Re: [asa] an Archimedean point in theology?

From: George Murphy <GMURPHY10@neo.rr.com>
Date: Sun May 17 2009 - 17:18:48 EDT

OK, let me be more explicit.

In traditional language, God cooperates with creatures, First Cause with second causes, analogically, worker with tool. That is true of everything that happens in the world, not just biological evolution, & in that sense God is "omnipotent." In that cooperation God acts (at least in the vast majority of cases) in accord with the natural capacities of creatures - which is to say, in accord with the basic mathematical pattern of the world. (That pattern, itself God's creation, is what we approximate by our laws of physics.) I.e., God acts kenotically.

Chaos & quantum theories say that there is some looseness in the connection between events, so that even within the constraint of kenosis God is not locked into a single course of action. God therefore has some fredom to act in ways that will bring about desired outcomes in such situations and in fact does make use of that freedom to bring about particular results - e.g., to answer prayer or to direct the course of a particular branch of evolutionary history. It is not possible scientifically to discern divine action in these cases because the outcome that is observed is just as consistent with the laws of physics as some other outcomes. If the weather person says there's only a 10% chance of rain & it rains that day because God answered someone's prayer for rain, the person of faith may say "God answered prayer" & the atheist may say "You got lucky." God does not "violate the laws of physics."

So yes, I think that God does act to direct evolution in particular ways.

More precise that that I am not going to be at this point because I think there are some technical difficulties, both scientific and theological. I already referred in another post to ambiguities about the idea that God acts as "the determiner of indeterminancies." In addition, the connection between quantum theory & chaos remains obscure. & it's not clear how much special guidance evolution needs to produce humanity. (But reiterating just to be clear - God is active throughout evolution even if no special guidance is needed - e.g., if the eventual appearance of intelligent bipeds were somehow inherent in the process.)

If IDers want to shake my hand for saying that, great. But I know that some - & some of the more vocal - won't.

Shalom
George
http://home.roadrunner.com/~scitheologyglm

----- Original Message -----
From: "Cameron Wybrow" <wybrowc@sympatico.ca>
To: "asa" <asa@calvin.edu>
Sent: Sunday, May 17, 2009 8:26 AM
Subject: Re: [asa] an Archimedean point in theology?

> Dave:
>
> Thanks for your comments. Three quick points:
>
> 1. Yes, George has said "God is active throughout the evolutionary process,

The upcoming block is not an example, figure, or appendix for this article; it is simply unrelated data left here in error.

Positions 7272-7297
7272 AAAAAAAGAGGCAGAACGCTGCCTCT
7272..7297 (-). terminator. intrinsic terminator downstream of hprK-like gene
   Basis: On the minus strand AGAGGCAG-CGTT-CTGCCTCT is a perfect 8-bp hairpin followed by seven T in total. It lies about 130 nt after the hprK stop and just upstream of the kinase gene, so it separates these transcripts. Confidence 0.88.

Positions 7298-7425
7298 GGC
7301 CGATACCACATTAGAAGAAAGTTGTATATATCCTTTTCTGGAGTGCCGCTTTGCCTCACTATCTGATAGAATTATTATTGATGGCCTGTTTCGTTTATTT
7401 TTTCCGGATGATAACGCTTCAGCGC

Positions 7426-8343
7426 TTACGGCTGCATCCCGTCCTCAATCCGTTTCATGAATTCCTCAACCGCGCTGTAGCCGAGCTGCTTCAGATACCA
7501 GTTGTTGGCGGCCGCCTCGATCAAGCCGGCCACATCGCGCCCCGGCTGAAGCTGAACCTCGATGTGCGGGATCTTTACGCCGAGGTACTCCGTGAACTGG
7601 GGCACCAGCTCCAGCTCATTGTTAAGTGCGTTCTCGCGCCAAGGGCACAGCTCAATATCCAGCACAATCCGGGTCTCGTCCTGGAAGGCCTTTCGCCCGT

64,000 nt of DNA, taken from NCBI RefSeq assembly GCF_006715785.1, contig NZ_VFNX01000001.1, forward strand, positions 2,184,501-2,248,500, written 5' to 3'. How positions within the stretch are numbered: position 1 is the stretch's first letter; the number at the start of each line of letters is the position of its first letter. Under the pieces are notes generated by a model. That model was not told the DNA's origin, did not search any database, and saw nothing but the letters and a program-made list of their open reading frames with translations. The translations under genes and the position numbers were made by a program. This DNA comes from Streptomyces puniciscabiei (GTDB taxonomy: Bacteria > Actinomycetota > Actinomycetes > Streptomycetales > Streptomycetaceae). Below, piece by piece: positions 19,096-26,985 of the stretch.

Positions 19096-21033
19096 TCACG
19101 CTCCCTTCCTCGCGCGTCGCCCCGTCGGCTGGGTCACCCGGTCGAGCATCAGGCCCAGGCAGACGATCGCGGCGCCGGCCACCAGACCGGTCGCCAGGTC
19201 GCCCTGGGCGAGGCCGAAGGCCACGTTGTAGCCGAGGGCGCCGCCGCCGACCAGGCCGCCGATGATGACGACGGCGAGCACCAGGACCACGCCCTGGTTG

> acting with the chemical, environmental &c interactions that are involved."
> The philosopher in me wants to know what "acting with" means. Does it mean,
> for example, that everything we see in evolution is the resultant, so to
> speak, of two different vectors -- the vector of chemical etc. interactions
> PLUS the vector of God's activity? That sounds as if God is steadily
> guiding nature in chosen directions, which would be completely amenable to
> my viewpoint regarding evolution. But it is not clear that this is what
> George means, because he ALSO says: "Moreover, God limits divine action to
> what can be accomplished *through those processes*" [emphasis added]. Does
> "those processes" refer to what I have just called the resultant, i.e., the
> chemical etc. interactions PLUS the activity of God, or just to the chemical
> etc. interactions as they would be WITHOUT the activity of God? George's
> syntax alone does not make this clear. On this point, George has in past
> posts (which I've read in the archives) spoken of the requirement in science
> to "attribute nothing to the gods", and has used the phrase "as if God were
> not given", which could suggest that for scientists the chemical
> interactions etc. should be regarded as quite capable of explaining
> evolutionary activity even if no divine activity were involved -- a
> proposition I would wholeheartedly dispute (and which I think some other TEs
> here might well dispute).
>
> 2. George also writes: "Even with that limitation, the freedom that is
> inherent in natural processes because of quantum & chaos theories provides
> scope for God's "special providence" and divine governance." What does
> "provides scope for" mean? Does it mean that George believes (as Ted Davis
> and Russell apparently believe) that God *does in fact* guide the
> evolutionary process through acts of will which are concealed by the fact of